I had put off writing this blog post about our recent snowshoeing/camping trip to Artist's point in the Mount Baker-Snoqualmie National Forest, particularly after all the physical distancing measures were put in place and hiking trails were closed as a result. It was an awesome adventure we went on back in early March, before the outbreak prevented us for travelling across the border. The reason why I didn't feel up for telling the story was simply because it would make me relive it and pine for more experiences like it. It would seem like the COVID-19 pandemic is going to be around for a while though, and now that I have to come to grips with this fact, I'm ready to start writing about outdoor adventures again, even if they are ones long in the past. It will serve as a reminder that there are many more adventures to look forward to in the future, and maybe this might serve to inspire plans for your and other readers' own adventures.

Judging the Weather and Making the Call

As with all winter backpacking adventures, it is vital to be on top of weather reports and snow conditions. The forecast called for snowfall of up to 23cm with a low of -12C overnight. We consulted the NWAC website for the avalanche report and the risk was listed as only moderate, which is within our comfort zone for our safety.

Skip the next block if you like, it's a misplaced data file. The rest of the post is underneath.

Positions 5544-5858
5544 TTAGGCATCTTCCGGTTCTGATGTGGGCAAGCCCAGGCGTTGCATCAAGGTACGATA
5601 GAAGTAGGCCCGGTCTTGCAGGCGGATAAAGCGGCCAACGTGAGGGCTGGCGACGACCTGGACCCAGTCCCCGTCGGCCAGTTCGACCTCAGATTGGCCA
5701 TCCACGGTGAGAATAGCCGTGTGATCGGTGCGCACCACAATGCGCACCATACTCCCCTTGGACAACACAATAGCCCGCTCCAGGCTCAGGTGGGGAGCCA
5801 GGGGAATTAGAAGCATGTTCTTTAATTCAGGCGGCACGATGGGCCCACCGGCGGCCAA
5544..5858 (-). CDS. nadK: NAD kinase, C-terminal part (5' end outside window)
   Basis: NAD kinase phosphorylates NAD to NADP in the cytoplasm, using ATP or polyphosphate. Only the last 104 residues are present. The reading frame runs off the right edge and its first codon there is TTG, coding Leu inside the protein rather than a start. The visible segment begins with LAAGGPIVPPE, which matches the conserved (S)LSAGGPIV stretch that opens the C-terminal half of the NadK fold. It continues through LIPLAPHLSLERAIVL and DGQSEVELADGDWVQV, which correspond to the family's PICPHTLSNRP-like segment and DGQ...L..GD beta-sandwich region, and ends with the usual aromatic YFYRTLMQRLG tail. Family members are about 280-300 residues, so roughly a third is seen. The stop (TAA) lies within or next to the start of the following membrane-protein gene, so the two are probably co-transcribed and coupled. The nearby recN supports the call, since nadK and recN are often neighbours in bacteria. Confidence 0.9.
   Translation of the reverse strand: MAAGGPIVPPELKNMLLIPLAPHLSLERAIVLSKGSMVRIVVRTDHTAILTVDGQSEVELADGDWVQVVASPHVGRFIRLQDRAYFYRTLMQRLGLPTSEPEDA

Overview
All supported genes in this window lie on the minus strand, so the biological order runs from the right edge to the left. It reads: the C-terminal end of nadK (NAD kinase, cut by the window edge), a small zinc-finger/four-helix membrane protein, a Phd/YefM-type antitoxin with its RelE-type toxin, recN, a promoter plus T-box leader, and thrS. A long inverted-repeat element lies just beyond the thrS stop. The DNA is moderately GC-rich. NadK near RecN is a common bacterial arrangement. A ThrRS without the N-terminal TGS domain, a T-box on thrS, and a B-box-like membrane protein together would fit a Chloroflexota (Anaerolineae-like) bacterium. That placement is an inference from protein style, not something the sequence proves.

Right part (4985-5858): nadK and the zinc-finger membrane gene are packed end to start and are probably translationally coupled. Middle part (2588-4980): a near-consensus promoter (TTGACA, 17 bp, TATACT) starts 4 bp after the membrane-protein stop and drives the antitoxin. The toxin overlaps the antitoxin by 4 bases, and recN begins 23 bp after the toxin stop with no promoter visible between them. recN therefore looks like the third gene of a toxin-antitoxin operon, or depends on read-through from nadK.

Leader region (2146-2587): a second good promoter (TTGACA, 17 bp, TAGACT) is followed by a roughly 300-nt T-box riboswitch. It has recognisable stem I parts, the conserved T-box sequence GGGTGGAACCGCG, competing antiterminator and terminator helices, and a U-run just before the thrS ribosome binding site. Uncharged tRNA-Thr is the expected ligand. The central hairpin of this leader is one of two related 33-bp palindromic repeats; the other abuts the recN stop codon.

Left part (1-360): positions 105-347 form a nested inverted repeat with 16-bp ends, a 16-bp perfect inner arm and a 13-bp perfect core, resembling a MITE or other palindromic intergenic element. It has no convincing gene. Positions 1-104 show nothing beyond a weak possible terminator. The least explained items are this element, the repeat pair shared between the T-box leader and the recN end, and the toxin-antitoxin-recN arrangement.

Since we had tried to plan this trip multiple times only to have the weather prevent us from going, we decided to give it a go. After all, a little fresh snow makes for a beautiful landscape, and provides plenty material to building wind walls. We did, however, decide to bring a tent instead of using a tarp and bivy system as it would hold up better to snowfall. We ended up being super happy we made that choice.

Finding the Trail to Artist's Point and Making Tracks

The details on the various websites as to how where the trail began were confusing at best. The description on the WTA association website didn't match where the trailhead was placed on Google Maps, so we drove back and forth trying to figure out if we were in the right place. Google Maps showed another parking lot further along, but that route was closed, so we weren't 100% sure we were at the official start point to the winter trail. The parking lot did, however, have the outhouses that were mentioned on the WTA description, and there was indeed a winter trail that started to their left, so we decided that we were in the right place.

Getting Started on Our Snowshoeing Winter Backpacking Adventure to Artist's Peak in Mount Baker-Snoqualmie National Forest

Beyond the start, there was no indication as to where the official trail went, no tall highly visible orange pole trail markers like those used on our BC winter trails like the popular Elfin Lake Trail. I'm sure if we had gone on a day without any snow, when locals had used the trail before us, it would have been a lot more obvious, but we had to work with the conditions we had.

We had the Gaia GPS app for guidance, but a clear trail was not marked on it. We also had some not-super-detailed PDF maps we found online to give us some idea too. Gaia had the destination marked, as well as helpful topographical info and live tracking of our route and position, so we used that to help us figure out our way.

Unexpected Conditions